elk band Okay, so I’m thinking The Frogs. Not really,
cuz the lyrics are never quite in league w/’dead pussy
in the road’ though ‘I wanna do cocaine’
and ‘blackout gonerrhea madness” does contain
a lot of promise. And sometimes, the girl’s voice recalls
Garbage and the Flowers, or DadaMah (go New Zealand!) which
I don’t understand, cuz these folks are from Bloomington!
See, hooisers are okay. Sometimes. No, if you like
your noise homebrewed and you like all the above folks, and
would like some kind of mixture of them, check this lineup
out. I think I might be a ‘...fuck me mountain princess...’
Albums — Reviewed!!
by Patty Hearst
DAD IS A DINOSAUR CD (PRISON
get attention from people, you’re going to have to try
harder than playing acoustic songs that are supposed to piss
people off. If these songs are not trying to piss people off,
they shouldn’t contain the lyrics, “God had a
plan when he made woman and man man and woman fit like a puzzle.”
And the worst part is that this is a band made up of a couple.
Oh please! If you’re trying to be a cute couple band,
try Mates of State, and if you’re trying to piss people
off, try The Corndawg. One saving grace is the beautiful erotic
innuendo in the lyrics on the song entitled Lemons, “squeeze
that lemon til the juice runs down my leg ooh girl.”
MIX TAPE #8 CD (NO SIDES)
songs are pretty awesome! Whether you have no idea what game
these songs are based off of, or you beat the game 10 trillion
times in 2nd grade, you can’t deny the nostalgic bleepy
madness in these songs, calculated patterns chopped, skewed,
and reset. Listen and always feel like you’ve killed
all the monsters! Or saved a pretty lady! Or made it past
level 5 on Excite Bike! Christ that game was hard!!
drum n bass hit was made on a speak and spell, and a great
dance hit, like Kraftwerk’s Pocket Calculator. There
are great pitch shifted melodies, and someone spells electric.
The downside is that if you liked this artist’s work,
you can’t find any more music they made; the insert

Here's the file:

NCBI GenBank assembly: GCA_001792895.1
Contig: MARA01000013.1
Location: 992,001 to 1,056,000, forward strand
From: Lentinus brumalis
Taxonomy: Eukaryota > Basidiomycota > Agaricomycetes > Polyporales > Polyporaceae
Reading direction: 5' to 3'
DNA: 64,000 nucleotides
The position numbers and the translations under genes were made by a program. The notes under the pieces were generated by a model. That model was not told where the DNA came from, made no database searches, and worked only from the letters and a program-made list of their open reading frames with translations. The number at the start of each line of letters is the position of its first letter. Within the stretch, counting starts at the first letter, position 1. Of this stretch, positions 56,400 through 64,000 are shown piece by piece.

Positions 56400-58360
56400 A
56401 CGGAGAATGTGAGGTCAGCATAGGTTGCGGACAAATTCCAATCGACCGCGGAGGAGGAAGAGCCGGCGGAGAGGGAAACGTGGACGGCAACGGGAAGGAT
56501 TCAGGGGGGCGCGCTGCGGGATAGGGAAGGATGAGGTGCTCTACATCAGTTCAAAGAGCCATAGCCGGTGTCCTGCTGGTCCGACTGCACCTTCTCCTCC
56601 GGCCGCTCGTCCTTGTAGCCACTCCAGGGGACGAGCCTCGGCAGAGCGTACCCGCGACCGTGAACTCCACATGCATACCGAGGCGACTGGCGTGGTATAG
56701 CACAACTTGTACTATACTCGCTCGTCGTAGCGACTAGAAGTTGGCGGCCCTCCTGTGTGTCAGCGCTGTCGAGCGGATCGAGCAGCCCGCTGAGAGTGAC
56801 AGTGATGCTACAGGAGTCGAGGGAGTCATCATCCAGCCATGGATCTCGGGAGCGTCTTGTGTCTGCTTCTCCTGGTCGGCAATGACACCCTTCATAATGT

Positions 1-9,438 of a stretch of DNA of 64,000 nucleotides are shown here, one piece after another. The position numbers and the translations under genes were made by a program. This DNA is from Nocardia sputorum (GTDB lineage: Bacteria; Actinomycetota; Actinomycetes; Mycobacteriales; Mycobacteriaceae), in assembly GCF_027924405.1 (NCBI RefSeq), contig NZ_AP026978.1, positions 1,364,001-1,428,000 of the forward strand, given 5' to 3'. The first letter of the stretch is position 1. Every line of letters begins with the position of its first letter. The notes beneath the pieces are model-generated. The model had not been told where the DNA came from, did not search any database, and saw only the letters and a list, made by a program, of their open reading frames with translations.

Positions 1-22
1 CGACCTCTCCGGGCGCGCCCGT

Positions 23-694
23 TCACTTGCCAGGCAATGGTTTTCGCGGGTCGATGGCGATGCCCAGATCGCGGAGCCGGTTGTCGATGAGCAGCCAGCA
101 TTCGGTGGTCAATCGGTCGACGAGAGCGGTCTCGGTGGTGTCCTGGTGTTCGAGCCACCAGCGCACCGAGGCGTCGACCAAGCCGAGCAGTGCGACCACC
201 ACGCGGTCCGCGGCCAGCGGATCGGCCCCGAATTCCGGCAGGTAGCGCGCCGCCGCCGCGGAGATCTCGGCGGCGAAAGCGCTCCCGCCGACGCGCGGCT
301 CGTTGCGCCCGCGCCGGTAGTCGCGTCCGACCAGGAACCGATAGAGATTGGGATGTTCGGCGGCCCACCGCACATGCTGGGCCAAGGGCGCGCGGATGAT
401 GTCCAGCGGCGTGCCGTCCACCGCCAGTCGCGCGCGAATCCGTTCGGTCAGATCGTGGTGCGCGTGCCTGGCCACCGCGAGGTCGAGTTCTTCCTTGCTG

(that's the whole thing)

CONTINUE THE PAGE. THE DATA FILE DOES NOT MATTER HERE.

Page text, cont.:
reads, “no information available” which is kinda
cheap. Should it have been on vinyl, you could drop this record
into your DJ set, and make the crowd go wild. Minibosses are
on this one, the great masters of the nintendo music! But
who mixes cds, really? No one really beat matches cd tables…
So.. that’s the give and take. Good nostalgic electronic
NOISE: Sound Engine CD (PACREC)
pitched ocean froth sounds, squeaks to show the audience,
“you are in a world that has already fallen apart,”
and the ambient doom of this album makes for the most post-apocalyptic
dance shindig of all time. That is, if you dance like a zombie
on ecstasy, and you’re glad that the world fell apart.
Tickle-ish, squiggly, uncomfortable sounds, echoed wind, sounds
resembling icicles falling from the sky onto a frozen man’s
beard. The first song is called A Pedestal to Support The
Invaders, arousing the imagery of a suspicious colliding of
outer space with the earth. Maybe enlarged insects gliding
across the cosmos at advanced speed, making communications
with each other of which part of the world to chomp down on
first song combines Wiese & Wood with Jesus Philben, a
live track from February 2002. Human Denial, featuring the
death voice vocals of Guilt Connector, slaughters ears, splitting
freedom, from reality, makes slaves out of the audience, shattered
into a million bits of glass. The rest are exclusively Wiese
& Wood together. Seeding Interstellar Space, a 25 minute
live song, really is just that. Planting seeds interstellarly.
Perhaps that is what all “noise” musicians are
doing these days. Signals to the aliens perhaps? Enjoy it,
this is among the pinnacles of noise music.
LIKE DALLAS: The Great Midwestern Tragedy CD The
Great Midwestern Tragedy is, like most hardcore these days,
spotted with beautiful Modest Mouse like vocals and guitar
riffs, which decay into loud onslaughts that will guarantee
any 18 year old audience a major freak-out, headbanging, pit
dancing session. Or maybe no one crushes each other in a pit
anymore. Who knows. If they don’t though, that’s
like at least half the reason this band exists. The other
is for pretty fresh guitar riffs. But even those aren’t
even so original, and tend to repeat the same notes over and
over. What may be the case it the lead guitarist doesn’t
have the guts or the self esteem enough to follow through